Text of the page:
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Lines versus lines
I've not written much in about two weeks for various reasons, but I'm back now to what I'm hoping will be a more regular schedule (although a good chunk of the rest of the world seems to be heading out for holidays). I thought I'd kick it back off on the blog with some thoughts about data visualisation.
The slightly embarrassing truth is that I've been spending unhealthy amounts of time thinking about ways to compare time series, or line graphs. The question often boils down to whether to index the lines. Do we adjust the lines so that they are on the same scale?
Let's say I want to know how well shares of LionGold Corp are doing. Maybe the shares are down 70 per cent from six months ago. That sounds pretty rough, but if the rest of the market fell 80 per cent, LionGold would actually have outperformed. So it's useful to overlay LionGold's price change against some benchmark, like the Straits Timex Index (STI), for example. But we can't just plot LionGold's and the STI's absolute prices on the same chart, because they don't share the same units and their absolute prices are so far apart. Even if we use a left-hand axis for LionGold and a right-hand axis for the STI, it's still going to be a problematic overlay that's subject to the chartmaker's biases. If I wanted to mute LionGold's price drop, I'll just zoom out with a larger scale for LionGold and zoom in with a tighter scale for the STI.
A fairer way to compare them would be to index them. We simply plot the percentage of each of LionGold and STI against their six-month-ago price, and we get a pretty neat comparison. Like this:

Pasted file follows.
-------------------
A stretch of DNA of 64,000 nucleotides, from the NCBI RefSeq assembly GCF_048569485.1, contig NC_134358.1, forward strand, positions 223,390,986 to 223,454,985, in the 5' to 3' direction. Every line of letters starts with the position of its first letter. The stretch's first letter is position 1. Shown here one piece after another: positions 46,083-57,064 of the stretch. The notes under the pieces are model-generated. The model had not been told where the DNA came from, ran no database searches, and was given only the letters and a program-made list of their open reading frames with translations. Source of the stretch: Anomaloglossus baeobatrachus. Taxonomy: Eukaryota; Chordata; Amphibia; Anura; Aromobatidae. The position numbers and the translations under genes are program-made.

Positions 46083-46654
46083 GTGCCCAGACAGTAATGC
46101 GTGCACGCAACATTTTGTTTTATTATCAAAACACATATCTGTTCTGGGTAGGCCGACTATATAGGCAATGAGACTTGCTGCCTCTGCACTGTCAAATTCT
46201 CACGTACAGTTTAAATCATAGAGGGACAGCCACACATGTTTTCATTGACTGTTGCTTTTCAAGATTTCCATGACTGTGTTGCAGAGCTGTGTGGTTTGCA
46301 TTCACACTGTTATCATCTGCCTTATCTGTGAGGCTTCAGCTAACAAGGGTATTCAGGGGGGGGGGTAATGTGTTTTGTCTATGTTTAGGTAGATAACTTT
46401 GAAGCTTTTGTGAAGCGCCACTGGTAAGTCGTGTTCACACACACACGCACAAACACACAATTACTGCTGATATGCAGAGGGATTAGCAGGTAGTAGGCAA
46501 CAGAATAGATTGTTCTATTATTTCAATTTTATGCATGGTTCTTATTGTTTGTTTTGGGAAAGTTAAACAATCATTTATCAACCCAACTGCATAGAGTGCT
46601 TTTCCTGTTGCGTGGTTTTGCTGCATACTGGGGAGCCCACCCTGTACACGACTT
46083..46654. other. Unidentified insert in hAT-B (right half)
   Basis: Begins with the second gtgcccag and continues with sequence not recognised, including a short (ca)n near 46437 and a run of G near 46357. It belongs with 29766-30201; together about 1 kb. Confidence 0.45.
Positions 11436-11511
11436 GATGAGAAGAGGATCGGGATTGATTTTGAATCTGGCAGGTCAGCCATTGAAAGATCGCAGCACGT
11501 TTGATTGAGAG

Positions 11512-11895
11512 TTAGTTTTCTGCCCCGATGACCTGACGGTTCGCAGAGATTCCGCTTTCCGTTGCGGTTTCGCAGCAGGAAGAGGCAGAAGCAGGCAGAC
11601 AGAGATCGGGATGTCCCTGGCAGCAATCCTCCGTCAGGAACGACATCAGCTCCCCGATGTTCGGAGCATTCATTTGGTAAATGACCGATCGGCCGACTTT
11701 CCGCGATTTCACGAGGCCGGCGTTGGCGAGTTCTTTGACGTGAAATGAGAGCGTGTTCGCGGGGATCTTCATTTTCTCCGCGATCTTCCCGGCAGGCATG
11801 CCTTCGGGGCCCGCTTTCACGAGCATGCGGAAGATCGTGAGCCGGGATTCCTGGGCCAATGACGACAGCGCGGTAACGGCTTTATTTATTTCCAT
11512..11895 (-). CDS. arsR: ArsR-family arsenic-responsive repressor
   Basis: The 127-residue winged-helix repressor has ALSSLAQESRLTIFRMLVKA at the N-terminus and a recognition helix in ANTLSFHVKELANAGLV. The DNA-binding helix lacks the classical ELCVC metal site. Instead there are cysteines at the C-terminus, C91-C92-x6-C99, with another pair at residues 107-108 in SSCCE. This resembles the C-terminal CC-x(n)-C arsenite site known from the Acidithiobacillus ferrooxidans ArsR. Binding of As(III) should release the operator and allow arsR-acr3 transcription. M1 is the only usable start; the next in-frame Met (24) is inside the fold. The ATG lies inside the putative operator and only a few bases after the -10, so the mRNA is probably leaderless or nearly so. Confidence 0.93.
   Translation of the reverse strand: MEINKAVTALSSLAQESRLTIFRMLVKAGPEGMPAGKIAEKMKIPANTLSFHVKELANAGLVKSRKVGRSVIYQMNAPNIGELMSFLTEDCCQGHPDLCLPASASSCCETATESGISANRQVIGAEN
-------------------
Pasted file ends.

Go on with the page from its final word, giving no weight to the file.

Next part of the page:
We've been indexing quite a bit, because when the nature of the data is quite similar, shifting them to the same scale makes for quite a natural comparison. But that is not always the case.
Consider this chart that I worked on in October, in a week when global markets were in turmoil amid fears of a sharp drop in worldwide demand. The equities and commodities charts were indexed, because we wanted to show how the different benchmarks were moving relative to each other, and the benchmarks were largely on different scales and units. But we didn't index the charts looking at bond yields and credit default swap spreads. Why not? It was not simply that the benchmarks for each of those categories were already on the same scale, but also because indexing them would turned the data into something meaningless for readers. The market cares about the absolute value of the government bond yield, not how many percent it has changed from six months ago. And the absolute spread between the US Treasury and Singapore Government Securities yields has meaning, which indexing would have obscured. One disclaimer, though: If the story were about the percentage change in yields or spreads, which is possible, we may have used indexed charts instead.
So I've come up with my two laws of indexing.
In general, index only if:
- Comparing the lines is useful for understanding the story
- The percentage change for each line is a meaningful (not necessarily significant!) statistic
Does that sound right? Am I missing anything?
To people who deal with share prices regularly, indexing of this sort is commonplace. But at a recent workshop of data professionals and enthusiasts that I attended, there was a discussion among some participants about how to visualise a comparison of the prices of different stocks, and indexing did not seem to be a natural response for many of them who did not deal regularly with markets. I think there's no doubt that everyone there knew how to index two lines. In fact, I think most of the people there could do a lot of fancy visualisations. But I think in many cases, it's the little and simple stuff that work better. I think one constant challenge for the data community is figuring the communication part of the work, in terms of what kind of visualisation is the most useful or meaningful.